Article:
This project is not yet ready for prime time

Thank you for the article about the soaring costs of Southwest light-rail transit proposals, particularly as they relate to the routing or rerouting of freight trains (“Southwest rail costs soar,” July 18). While the potential financial impacts may create political challenges, the neighborhoods struggling with this issue are also concerned about impacts that are harder to quantify.

Minneapolis residents want to preserve green space and a bike trail heavily used by people throughout the metro area. St. Louis Park is considering how a 20-foot earthen berm that would separate trains from car traffic might also divide our city down the middle. Angry advocates on both sides are trying to talk over one another. Absent from the debate are any tangible details about the likely benefits of a new light-rail line. I believe that the Southwest line will encourage public and private investments in our communities, but that belief is being tested as I witness people minimizing the concerns of others. If we cannot find a way to rise above our own self-interests and balance the needs of people who live in all five cities along the Southwest Corridor, the availability of public funds should be the least of our concerns.


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The southwest suburbs have lived with freeway gridlock for a generation that spills onto Minneapolis streets. Hennepin County wisely bought railroad right of way back in 1984 to provide a direct, inexpensive route for a light-rail line to Hopkins and Eden Prairie to help alleviate this congestion. However, the Minnesota Department of Transportation created a monster in 2001 by closing the freight-rail connection across Hiawatha Avenue. Now, the added cost to support freight service to western Minnesota, along with threatened lawsuits by residents in the Kenwood neighborhood and in St. Louis Park, threaten to kill the Southwest light-rail project. This must not be allowed to happen.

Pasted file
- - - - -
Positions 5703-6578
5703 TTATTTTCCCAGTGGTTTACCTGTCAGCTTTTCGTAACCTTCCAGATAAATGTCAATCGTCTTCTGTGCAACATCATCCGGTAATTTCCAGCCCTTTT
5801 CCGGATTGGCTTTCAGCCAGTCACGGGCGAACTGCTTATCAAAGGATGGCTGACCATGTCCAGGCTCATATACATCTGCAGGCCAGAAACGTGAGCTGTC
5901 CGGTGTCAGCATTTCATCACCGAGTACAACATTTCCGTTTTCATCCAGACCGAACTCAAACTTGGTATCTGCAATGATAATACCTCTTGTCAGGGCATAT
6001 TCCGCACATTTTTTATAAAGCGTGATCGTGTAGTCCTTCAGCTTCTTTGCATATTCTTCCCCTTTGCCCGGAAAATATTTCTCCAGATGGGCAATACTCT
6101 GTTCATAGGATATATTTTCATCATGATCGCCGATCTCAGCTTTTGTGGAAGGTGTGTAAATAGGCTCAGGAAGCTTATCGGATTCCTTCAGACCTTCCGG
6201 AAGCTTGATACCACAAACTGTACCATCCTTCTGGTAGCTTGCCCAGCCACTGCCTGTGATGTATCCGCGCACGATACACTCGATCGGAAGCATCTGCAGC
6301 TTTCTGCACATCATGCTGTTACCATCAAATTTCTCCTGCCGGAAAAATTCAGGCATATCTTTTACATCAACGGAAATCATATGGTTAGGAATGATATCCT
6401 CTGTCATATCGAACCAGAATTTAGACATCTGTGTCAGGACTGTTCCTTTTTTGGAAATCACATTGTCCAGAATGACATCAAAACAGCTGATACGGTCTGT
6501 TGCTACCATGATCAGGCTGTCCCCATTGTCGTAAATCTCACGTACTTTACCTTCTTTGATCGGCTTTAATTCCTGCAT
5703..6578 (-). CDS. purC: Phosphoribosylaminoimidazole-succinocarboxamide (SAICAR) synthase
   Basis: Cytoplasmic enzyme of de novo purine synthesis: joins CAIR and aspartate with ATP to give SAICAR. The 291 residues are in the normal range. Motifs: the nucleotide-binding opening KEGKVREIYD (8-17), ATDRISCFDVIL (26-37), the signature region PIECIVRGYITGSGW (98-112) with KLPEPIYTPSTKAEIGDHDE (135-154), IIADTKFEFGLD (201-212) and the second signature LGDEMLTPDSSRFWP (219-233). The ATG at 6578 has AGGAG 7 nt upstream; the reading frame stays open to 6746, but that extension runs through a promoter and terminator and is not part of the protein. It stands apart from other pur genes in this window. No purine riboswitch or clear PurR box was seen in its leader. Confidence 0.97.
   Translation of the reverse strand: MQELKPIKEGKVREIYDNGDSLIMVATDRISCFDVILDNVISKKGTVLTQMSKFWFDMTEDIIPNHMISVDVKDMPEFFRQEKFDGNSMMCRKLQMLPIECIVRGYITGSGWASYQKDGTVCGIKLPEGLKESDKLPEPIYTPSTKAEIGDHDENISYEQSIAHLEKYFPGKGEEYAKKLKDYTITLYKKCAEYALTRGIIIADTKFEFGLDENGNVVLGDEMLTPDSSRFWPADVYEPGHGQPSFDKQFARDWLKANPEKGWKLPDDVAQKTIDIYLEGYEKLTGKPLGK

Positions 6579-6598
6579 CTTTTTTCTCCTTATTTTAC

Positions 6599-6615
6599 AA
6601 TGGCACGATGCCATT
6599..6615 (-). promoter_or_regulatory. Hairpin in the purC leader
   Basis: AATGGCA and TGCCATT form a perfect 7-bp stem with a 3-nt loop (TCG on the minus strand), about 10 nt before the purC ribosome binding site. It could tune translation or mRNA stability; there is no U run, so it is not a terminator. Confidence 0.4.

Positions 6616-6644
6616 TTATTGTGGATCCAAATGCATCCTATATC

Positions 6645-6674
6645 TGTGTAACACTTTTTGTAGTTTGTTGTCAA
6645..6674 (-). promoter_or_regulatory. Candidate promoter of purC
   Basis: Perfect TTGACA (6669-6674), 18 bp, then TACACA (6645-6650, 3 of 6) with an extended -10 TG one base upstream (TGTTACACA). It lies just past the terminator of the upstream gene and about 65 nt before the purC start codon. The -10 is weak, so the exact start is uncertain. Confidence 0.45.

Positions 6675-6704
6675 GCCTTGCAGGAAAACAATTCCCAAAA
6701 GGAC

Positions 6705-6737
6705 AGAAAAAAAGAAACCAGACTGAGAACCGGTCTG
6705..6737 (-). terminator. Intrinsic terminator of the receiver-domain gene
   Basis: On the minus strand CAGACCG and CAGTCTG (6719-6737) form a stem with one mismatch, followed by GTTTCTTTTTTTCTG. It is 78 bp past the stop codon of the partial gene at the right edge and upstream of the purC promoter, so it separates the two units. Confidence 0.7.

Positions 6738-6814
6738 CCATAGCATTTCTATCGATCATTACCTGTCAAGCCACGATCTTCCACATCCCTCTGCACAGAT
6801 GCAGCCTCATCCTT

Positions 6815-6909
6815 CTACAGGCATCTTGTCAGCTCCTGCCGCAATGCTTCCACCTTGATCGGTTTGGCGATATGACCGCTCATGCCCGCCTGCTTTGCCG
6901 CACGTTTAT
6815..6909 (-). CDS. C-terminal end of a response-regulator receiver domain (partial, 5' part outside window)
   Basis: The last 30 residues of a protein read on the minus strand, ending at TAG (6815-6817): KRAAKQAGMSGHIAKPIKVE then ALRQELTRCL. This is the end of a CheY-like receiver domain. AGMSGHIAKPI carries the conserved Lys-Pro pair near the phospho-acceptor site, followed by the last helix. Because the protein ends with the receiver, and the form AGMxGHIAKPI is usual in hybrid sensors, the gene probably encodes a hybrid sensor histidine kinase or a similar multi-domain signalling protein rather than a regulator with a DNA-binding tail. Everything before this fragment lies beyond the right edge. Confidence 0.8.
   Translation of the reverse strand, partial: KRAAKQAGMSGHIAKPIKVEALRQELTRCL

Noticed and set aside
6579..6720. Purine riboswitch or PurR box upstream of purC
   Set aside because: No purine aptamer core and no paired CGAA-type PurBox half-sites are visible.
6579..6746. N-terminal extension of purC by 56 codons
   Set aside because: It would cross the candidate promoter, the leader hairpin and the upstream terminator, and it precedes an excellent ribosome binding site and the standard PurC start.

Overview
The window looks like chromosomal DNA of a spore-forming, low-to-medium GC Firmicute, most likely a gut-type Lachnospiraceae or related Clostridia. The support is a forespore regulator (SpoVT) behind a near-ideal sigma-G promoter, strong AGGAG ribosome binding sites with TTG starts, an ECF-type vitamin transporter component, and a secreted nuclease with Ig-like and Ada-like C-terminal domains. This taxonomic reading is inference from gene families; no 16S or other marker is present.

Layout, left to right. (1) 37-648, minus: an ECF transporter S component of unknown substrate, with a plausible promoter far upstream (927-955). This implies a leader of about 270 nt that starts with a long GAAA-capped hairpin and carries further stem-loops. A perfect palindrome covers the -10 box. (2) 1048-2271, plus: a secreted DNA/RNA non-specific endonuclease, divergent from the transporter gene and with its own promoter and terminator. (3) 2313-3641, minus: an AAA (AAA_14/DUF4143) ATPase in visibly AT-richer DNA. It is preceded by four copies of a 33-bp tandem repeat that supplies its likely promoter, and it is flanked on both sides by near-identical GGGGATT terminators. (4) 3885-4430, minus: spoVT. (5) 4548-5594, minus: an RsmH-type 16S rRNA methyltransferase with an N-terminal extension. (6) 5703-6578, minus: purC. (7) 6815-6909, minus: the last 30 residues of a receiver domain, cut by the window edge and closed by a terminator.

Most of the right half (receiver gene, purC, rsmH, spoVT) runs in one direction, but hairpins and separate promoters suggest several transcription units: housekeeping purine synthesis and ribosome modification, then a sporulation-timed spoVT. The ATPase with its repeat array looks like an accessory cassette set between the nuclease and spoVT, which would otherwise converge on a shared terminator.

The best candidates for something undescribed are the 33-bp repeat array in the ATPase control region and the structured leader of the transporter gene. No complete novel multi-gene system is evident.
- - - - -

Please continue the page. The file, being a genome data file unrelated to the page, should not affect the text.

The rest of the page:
The preferred route through Kenwood does not serve Minneapolis residents very well and does not provide enough space for both light-rail and freight-rail tracks. The threatened lawsuits could tie up the project for years. A better alignment would continue east along the former railroad route to Lyndale or Nicollet Avenues, then head north into downtown via a Hennepin Avenue transit mall. That would serve more people, avoid conflicts with freight trains, possibly complement future streetcar lines and save cost to build the Southwest line.


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Imagine pipeline as many exhaust pipes

Here’s an example of the outcomes that the Minnesota Public Utilities Commission has knowingly allowed in granting approval to Enbridge Energy’s plans to boost the capacity of its Alberta Clipper pipeline in Minnesota (“Oil pipeline from Canada gets state OK for expansion,” July 18): Consuming the planned 120,000-­barrel-per-day increment of tar sands oil will inject an additional 26 million metric tons per year of climate-upsetting greenhouse gases into the atmosphere. This is the equivalent of the combined exhausts of 5.5 million continuously operating cars. Are today’s droughts, floods, wildfires and tropical storms not severe enough to satisfy these people?